Once upon a time as a me far, far away, it was the summer after my sophomore year of high school. I had very few friends at the time with driver’s licenses, and none that lived near me. So, because my mother was always driving, it was a rare occasion that I did anything teenagerly. Like the things you see in the movies: sneaking out, staying out late, going to parties. But this week I was dog sitting in town and finally had no curfew and friends willing to drive to my location. Caitlin and Mackenzie picked me up around 11:00 pm and after coning the McDonald’s workers, we headed to Walmart.
Despite the genius that occurred there, we did not come to Walmart with any expectations for what we would achieve. Mind you, this is the era where Vine was all the rage. I had seen videos on Vine reminiscent of the idea that I would have, and looking back, I’m sure that is what convinced me that what I would do was even relatively safe. That night I jumped into a ball pit much larger than the inflatable pool of my childhood. This ball pit was of bouncy balls face-sized and larger, depicting Disney characters, superheroes, butterflies and trucks. They were enclosed by a metal crate, of which I promptly climbed to the top, diving in head first. Caitlin took a short video and Mackenzie ran, sure that I was getting us arrested as I plunged through Cinderellas and Supermen.
We did not get arrested, and surprisingly enough, there was not a single worker that witnessed the scene. We left the store emptyhanded, though hidden beneath my clothing was a large bruise on my knee and a whole lot of pride. I still have the video, and although the video is still one of my favorite forms of entertainment, the moment I chose to climb the frame of that crate has a much greater significance for me.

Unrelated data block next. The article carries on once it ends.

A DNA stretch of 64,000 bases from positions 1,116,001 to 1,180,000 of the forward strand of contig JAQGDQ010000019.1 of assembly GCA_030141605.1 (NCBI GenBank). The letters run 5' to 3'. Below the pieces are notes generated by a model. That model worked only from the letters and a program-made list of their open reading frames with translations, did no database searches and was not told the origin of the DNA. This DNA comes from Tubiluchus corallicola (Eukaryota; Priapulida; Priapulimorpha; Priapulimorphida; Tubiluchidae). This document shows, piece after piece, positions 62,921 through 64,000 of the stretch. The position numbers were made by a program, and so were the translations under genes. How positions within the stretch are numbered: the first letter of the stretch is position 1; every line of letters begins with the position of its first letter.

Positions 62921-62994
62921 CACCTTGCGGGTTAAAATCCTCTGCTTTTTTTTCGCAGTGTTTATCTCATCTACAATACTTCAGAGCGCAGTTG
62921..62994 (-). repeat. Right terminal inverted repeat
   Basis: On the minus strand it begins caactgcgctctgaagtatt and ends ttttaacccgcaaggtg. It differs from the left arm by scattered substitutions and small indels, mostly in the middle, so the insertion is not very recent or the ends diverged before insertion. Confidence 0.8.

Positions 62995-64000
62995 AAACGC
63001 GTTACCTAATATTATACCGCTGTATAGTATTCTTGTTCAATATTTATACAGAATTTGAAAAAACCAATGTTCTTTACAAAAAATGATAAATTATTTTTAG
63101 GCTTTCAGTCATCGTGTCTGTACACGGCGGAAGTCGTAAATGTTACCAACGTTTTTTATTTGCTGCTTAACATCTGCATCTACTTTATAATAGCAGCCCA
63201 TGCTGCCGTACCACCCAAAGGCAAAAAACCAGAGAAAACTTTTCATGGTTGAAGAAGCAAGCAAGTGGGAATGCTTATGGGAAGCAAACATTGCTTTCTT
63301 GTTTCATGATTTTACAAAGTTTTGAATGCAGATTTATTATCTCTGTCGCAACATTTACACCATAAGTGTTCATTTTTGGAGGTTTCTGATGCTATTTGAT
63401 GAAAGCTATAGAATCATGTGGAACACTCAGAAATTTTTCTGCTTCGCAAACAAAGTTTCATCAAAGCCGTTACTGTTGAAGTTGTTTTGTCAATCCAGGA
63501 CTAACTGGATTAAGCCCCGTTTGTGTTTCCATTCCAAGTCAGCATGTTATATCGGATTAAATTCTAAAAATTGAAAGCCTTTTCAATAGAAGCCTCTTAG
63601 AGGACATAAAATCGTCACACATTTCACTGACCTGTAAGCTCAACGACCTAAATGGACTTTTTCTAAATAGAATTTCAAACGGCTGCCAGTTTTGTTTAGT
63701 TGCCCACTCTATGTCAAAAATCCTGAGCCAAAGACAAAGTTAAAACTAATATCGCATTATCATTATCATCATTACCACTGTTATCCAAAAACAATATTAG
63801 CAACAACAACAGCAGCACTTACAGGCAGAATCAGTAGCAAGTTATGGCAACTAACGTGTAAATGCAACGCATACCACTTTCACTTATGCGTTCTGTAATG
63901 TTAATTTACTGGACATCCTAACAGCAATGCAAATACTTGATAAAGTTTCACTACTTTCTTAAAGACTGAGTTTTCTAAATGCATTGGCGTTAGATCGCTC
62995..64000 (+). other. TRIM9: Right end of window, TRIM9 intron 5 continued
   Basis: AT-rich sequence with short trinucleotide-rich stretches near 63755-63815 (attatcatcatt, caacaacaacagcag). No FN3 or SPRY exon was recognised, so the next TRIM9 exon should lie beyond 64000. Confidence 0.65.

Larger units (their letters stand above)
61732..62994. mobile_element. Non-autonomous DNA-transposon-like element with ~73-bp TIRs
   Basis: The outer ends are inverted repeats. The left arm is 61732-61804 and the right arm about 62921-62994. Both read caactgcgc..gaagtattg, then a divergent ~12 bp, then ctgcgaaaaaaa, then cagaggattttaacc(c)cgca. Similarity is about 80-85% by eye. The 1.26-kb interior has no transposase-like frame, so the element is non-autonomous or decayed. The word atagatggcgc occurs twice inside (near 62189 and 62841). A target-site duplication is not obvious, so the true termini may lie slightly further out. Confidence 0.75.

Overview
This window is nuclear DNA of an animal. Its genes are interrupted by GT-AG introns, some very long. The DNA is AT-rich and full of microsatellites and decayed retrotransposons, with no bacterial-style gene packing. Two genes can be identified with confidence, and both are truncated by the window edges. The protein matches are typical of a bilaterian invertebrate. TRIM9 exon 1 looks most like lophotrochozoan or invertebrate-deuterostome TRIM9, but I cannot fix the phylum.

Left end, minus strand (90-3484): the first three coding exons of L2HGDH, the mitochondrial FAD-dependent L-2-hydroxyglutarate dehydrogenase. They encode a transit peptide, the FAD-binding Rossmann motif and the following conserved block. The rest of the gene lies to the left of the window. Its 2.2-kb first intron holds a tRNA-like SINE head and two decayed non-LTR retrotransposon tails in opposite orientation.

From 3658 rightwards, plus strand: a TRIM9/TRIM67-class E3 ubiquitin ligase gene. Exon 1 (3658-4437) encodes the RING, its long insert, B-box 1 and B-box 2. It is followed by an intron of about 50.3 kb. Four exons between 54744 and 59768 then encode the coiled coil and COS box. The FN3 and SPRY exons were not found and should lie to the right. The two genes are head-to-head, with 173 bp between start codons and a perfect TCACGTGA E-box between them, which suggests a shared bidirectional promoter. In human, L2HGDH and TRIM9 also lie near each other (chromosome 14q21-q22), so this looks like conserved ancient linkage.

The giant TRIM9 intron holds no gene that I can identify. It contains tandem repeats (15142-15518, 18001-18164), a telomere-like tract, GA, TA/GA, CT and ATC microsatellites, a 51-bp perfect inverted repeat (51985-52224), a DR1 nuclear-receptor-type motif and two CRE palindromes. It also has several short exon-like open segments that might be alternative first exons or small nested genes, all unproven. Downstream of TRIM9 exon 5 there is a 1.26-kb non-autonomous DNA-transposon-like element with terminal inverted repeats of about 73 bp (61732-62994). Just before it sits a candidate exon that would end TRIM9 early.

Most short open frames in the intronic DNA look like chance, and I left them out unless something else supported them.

For me, that moment was one of naïve authenticity. I was more me in that moment than I should have been, putting my safety and reputation on the line. But it was me, it was so me. The opinions of others have always been my last thought: never would I sacrifice my own fun for beauty, composure, or comfort. Never had I ever had a similar experience, but that night I decided to be uncomfortable for the good of the order. I do that habitually now, but in terms of applying for positions and opportunities rather than making bruises.
There are a few things about that moment that scare me, but the thing that scares me most is my own ambition. I like to think that I am hyperaware and in control of my ambition now, but looking back on this moment I realize that I’ve always been experimenting with it. It’s not that I recently picked up the sport of “ambition-awareness” and was a natural, I’ve been practicing for years. I’ve been following my heart and trusting my mind to cover my tracks since this moment or sooner and that’s what’s gotten me here. That is why I go to BGSU, why I am in the Honors program, why I sing the national anthem at sporting events, why I love to greet strangers, the list goes on.
The bouncy balls in the crate that summer night were $2.50. Doing what makes me who I am was priceless.